Jolanta SADAUSKIENE. Assoc. Prof. Dr, researcher at the Laboratory of Thermal Building Physics at the Institute of Architecture and Construction, KTU. Research interests: the moisture state of building constructions, physicaltechnical processes in building envelopes, heat loss in buildings.
Zenonas TURSKIS. Prof. Dr of Technical Sciences, a senior research fellow at the Laboratory of Construction Technology and Management, Vilnius Gediminas Technical University. Research interests: building technology and
management, decision-making theory, computer-aided automation in design, expert systems.
Rolandas SAMAJAUSKAS. Dr of Technical Sciences, Expert, IE 'PSB'. Research interests: heat transfer, technical properties of thermal insulations products.
Table 1. Data for modelling the influence of convection on heat transmission Air gap Closed Open Convection Natural Natural Natural and forced (grad P = 3 Pa/m) Thickness b, mm 3; 5; 10; 15 [DELTA][[theta], [degrees]C 10; 20; 30; 40 Table 2. Thermal-technical properties of thermal-insulating materials Thermal conductivity [[lambda].sub.10], W/(m x K) Mineral Mark Density [rho], [[lambda].sub. [[lambda].sub. wool kg/[m.sup.3] [perpendicular to]] [parallel]] Rock wool MV-4 22.3 0.0375 0.0430 Glass wool MV-5 19.2 0.0358 0.0379 Rock wool MV-6 32.7 0.0345 0.0380 Rock wool MV-7 38.1 0.0344 0.0378 Rock wool MV-8 57.6 0.0337 0.0376 Air permeability l, Mineral wool [m.sup.3]/(m x s x Pa) [l.sub.re] Rock wool 251.0 x [10.sup.-6] Glass wool 152.0 x [10.sup.-6] Rock wool 125.0 x [10.sup.-6] Rock wool 110.0 x [10.sup.-6] Rock wool 70.9 x [10.sup.-6] Table 3. Thermal-technical properties of wind protecting products Product Mark d, mm Air permeance Thermal K, [m.sup.3]/ resistance ([m.sup.2] R, ([m.sup.2] x s x Pa) x K)/W Glass fibre VI-1 0.6 17024 x [10.sup.-6] -- LDPE ** VI-2 0.2 -- -- HDPE * VI-3 0.15 2.45 x [10.sup.-6] -- Wood fibre board VI-4 12.0 23.2 x [10.sup.-6] 0.075 Glass wool board VI-5 13.0 46.4 x [10.sup.-6] 0.406 Rock wool board VI-6 30.0 633 x [10.sup.-6] 0.938 Rock wool board VI-7 30.0 1126 x [10.sup.-6] 0.882 * Water vapour permeable polyethylene pellicle of light density; ** The low density of the polyethylene pellicle impermeable to air and water vapour. This product cannot be used for protecting mineral wool layers against the impact of the wind. However, it was included in the experiment as a rolling product absolutely non-conductive to the air. Table 4. The calculated average heat flow density values of the non- ventilated wall under air temperatures [[theta].sub.e] = -10.0[degrees]C, [[theta].sub.1] = +22.0[degrees]C and [DELTA][theta] = 32.0[degrees]C Calculated average heat flow density values q, W/ [m.sup.2], when a cold surface of mineral wool is covered with wind protection product: Sample d, mm VI-1; VI-2; VI-3 VI-4 VI-5 VI-6 VI-7 MV-4 100 10.24 10.00 9.06 -- -- 150 7.18 7.06 6.58 -- -- MV-5 100 9.84 9.62 8.75 -- -- 150 6.88 6.78 6.33 -- -- MV-6 100 9.53 9.32 8.50 7.45 7.55 150 6.66 6.56 6.14 5.57 5.63 MV-7 100 9.51 9.30 8.49 7.44 7.53 150 6.64 6.54 6.12 5.56 5.61 V-8 100 9.34 9.14 8.35 -- -- 150 6.52 6.42 6.02 -- --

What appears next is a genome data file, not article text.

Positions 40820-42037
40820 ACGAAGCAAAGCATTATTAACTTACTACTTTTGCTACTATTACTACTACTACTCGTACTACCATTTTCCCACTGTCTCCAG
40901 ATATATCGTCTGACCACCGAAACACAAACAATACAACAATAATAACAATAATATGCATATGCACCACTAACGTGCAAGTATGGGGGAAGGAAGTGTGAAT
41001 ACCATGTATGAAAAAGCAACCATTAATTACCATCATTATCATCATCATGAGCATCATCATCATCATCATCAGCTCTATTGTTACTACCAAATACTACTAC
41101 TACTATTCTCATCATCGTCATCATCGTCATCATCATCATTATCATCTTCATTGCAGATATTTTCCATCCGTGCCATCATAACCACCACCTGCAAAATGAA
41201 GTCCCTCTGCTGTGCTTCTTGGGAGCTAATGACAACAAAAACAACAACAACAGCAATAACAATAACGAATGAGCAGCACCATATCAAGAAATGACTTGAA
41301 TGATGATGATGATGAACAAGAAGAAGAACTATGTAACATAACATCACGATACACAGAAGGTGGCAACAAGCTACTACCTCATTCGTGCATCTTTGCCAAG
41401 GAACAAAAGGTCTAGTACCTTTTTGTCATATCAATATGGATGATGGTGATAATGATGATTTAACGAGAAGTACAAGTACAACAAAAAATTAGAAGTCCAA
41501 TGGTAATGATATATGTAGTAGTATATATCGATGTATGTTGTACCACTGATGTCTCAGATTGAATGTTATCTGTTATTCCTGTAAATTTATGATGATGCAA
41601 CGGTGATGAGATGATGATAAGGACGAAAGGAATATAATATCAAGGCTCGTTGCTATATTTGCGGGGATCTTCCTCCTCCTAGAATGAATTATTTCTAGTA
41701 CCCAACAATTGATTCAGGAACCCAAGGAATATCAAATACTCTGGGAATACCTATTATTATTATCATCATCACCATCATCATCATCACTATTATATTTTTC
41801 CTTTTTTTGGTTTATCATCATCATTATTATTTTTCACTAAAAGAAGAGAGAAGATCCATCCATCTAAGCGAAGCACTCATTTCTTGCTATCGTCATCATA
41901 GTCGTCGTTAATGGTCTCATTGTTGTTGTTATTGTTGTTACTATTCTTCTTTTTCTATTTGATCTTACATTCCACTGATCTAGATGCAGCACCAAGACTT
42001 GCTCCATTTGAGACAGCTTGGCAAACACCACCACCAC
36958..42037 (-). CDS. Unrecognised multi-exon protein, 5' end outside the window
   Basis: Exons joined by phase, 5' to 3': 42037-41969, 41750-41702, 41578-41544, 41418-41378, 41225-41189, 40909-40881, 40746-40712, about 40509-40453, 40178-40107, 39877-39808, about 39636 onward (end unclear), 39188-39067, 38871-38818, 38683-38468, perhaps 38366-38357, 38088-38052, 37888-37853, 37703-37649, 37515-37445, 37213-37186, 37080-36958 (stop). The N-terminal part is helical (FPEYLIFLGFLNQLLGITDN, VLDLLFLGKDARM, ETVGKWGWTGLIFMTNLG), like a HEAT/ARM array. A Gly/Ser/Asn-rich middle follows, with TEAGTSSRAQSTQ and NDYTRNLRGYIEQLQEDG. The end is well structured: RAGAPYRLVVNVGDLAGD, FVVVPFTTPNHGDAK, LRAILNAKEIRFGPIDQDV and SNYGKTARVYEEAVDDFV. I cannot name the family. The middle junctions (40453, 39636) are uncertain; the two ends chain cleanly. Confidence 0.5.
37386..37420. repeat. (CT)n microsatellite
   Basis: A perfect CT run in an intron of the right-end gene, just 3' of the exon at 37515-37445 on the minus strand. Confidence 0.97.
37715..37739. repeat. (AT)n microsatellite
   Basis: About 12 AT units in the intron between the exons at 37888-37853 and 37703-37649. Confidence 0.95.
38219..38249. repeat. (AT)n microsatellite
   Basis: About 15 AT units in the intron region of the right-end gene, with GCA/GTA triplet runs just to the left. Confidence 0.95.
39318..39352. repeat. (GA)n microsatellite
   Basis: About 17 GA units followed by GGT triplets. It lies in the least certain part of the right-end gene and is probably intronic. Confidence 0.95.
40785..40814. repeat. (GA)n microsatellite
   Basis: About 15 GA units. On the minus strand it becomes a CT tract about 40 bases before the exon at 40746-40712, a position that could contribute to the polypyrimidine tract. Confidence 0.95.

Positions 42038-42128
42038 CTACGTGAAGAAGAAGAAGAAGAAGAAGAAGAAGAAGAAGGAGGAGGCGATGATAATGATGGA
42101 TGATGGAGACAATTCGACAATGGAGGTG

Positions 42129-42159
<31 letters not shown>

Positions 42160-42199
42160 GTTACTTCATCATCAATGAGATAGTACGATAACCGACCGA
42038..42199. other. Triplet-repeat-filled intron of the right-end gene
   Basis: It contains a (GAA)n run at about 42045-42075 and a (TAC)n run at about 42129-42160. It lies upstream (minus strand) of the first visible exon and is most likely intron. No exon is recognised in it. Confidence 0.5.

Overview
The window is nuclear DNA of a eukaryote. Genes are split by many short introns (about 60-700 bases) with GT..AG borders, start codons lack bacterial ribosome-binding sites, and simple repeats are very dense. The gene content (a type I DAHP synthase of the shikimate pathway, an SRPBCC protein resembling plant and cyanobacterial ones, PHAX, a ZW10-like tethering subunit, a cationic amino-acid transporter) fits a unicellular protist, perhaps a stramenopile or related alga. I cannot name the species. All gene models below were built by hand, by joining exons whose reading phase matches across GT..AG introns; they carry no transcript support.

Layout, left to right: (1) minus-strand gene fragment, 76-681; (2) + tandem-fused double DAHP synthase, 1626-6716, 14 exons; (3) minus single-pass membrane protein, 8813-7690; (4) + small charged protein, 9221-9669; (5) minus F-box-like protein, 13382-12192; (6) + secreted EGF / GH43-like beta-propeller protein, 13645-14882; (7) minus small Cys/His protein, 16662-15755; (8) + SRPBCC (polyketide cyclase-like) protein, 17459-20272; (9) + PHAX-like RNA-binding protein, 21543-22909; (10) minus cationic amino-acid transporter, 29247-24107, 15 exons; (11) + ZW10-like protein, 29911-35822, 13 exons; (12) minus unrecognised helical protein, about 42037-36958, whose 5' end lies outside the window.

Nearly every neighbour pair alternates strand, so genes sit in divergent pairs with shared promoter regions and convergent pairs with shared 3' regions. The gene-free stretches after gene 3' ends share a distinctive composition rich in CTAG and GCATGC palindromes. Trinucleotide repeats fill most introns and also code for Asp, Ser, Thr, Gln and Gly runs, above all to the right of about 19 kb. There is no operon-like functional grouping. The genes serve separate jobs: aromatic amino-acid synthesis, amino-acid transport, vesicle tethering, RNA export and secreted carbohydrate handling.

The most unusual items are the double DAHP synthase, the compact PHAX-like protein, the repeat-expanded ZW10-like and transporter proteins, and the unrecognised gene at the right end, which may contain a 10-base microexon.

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|Author:||Stankevicius, Vytautas; Paukstys, Valdas; Bliudzius, Raimondas; Sadauskiene, Jolanta; Turskis, Zenon|
|Publication:||Journal of Civil Engineering and Management|
|Date:||Apr 1, 2013|